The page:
Step outside after the first storm after a dry spell and it invariably hits you: the sweet, fresh, powerfully evocative smell of fresh rain! If you’ve ever noticed this mysterious scent and wondered what’s responsible for it, you’re not alone. It's called “petrichor.” It’s the name of an oil that’s released from Earth into the air before rain begins to fall. This heady smell of oncoming wet weather is something most people are familiar with – in fact, some scientists now suggest that humans inherited an affection for the smell from ancestors who relied on rainy weather for their survival.


Saturday, October 10, 2015

What now?

It's the beginning of summer and everything in the garden is running smoothly - we've had a couple of weeks of a heatwave, but Chrissie and I managed to stay on top of most of the chores - the lawn has had it's first mowing, edges are neat, leaves have been dug in to serve as compost, excess growth has been trimmed, trees have been neatened up and the pond is clean.

Mulched and composted, the Hydrangeas are just starting to recover from the winter

So what is there to do now while the rake and spade are enjoying a well-deserved rest?

Redheaded Finch (Amadina erythrocephala) - watercolour in Moleskine - Maree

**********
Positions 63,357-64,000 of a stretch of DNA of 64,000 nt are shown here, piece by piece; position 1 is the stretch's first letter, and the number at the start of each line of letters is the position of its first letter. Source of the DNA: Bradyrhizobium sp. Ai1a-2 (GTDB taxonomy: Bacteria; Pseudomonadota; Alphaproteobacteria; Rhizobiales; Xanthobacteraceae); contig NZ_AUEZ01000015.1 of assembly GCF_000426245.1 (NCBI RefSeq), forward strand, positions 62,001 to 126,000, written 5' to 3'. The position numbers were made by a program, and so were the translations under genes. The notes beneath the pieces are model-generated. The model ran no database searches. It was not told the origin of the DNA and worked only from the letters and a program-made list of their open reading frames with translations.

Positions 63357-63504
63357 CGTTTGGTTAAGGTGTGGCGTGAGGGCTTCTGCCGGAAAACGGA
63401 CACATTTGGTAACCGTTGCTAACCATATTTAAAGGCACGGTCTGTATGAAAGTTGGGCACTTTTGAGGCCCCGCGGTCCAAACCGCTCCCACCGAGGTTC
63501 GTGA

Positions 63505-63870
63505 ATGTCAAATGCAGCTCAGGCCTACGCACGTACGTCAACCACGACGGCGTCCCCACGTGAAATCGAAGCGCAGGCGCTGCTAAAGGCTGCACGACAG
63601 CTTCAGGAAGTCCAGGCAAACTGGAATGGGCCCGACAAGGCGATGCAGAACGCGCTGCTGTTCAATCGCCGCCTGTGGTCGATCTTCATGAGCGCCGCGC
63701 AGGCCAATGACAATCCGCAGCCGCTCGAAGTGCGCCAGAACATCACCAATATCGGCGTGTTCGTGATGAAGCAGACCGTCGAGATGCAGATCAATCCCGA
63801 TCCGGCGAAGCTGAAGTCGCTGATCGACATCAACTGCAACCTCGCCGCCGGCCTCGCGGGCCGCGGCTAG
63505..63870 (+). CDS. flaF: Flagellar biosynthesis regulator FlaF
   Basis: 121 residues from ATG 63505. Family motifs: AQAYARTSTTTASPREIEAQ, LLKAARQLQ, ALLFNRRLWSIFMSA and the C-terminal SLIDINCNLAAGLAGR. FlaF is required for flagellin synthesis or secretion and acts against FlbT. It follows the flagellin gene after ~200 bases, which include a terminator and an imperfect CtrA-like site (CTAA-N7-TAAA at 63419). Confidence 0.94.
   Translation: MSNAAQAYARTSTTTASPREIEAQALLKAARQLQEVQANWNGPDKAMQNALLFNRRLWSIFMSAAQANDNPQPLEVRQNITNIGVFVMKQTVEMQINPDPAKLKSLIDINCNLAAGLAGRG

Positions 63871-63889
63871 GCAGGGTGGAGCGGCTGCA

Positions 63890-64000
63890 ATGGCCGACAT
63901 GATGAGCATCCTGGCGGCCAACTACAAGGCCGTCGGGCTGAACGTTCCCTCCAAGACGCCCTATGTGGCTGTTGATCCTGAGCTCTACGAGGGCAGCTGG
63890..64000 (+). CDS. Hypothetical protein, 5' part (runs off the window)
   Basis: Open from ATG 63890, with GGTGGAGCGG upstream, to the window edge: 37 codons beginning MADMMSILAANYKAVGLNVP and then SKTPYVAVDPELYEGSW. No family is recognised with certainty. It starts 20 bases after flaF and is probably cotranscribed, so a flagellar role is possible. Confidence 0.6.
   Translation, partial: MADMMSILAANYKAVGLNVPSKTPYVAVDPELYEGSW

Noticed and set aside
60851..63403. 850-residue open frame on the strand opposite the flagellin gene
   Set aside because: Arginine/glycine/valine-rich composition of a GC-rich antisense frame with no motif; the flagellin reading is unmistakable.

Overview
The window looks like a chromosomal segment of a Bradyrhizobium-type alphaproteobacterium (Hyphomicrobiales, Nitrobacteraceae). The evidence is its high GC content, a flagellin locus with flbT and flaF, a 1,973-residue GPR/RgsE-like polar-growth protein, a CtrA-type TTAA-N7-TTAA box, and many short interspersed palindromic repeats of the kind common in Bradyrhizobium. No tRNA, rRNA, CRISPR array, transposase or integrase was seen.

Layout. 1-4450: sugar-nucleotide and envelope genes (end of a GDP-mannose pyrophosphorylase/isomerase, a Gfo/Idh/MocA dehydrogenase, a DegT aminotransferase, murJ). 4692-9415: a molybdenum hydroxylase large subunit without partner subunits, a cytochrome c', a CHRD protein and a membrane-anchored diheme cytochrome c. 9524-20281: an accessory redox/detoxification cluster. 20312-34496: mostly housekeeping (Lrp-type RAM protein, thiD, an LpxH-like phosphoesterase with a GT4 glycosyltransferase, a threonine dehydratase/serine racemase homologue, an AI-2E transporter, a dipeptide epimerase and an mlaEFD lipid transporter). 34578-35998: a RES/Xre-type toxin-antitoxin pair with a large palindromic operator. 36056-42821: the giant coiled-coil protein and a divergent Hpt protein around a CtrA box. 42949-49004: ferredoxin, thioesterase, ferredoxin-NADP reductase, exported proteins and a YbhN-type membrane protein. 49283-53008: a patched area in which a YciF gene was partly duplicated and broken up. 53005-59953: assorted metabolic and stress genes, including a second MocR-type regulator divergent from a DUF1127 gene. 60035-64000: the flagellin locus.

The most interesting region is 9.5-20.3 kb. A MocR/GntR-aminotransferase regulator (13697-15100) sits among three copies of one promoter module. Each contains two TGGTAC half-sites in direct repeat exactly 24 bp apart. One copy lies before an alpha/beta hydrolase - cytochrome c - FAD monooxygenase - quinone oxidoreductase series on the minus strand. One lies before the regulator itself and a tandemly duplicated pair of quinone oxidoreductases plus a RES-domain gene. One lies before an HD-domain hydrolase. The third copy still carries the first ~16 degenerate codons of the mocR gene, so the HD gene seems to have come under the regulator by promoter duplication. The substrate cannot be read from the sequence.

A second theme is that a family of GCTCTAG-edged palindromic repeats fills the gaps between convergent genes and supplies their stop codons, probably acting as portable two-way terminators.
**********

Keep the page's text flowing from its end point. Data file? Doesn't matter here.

It's obvious - watch the birds! They're enjoying everything the garden has to offer - seeds and fruit, bird baths and shelter for nesting. My binoculars, camera and sketch-books have been working overtime - the Redheaded Finches (pictured above) flocked to the Butterfly bush at the pond and for weeks on end there has been constant chattering and fighting over the best vantage and nesting points. Some Bronze Mannikins (Spermestes cucullata) joined them, but the two groups occupied two different bushes, putting up a big show of territorial behaviour should anybody stray from one to the other.

"Red Bishop" - sketch in an old soft-cover book - Maree

The Red Bishops are a beautiful sight, their red flashing from tree to tree and their presence at the bird table is always a joy - they're very tolerant of everybody else, yet don't hesitate to defend their territory if necessary.

I was cleaning up earlier on and came upon some old books, so I carried them to the patio with a cup of tea and was busy going through them to decided which ones to throw out, when the Bishop in all his glory caught my eye. The male's buzzing song alerting the female to the nest he's building for her is always the first to alert me of their return. I was so excited to see them that I grabbed one of the books, opened it and started sketching him sitting on the fence post. I then rushed to get some paints and got his colours while he was flitting around, showing off to the female. So now none of the books are being thrown out - I've found a new use for them!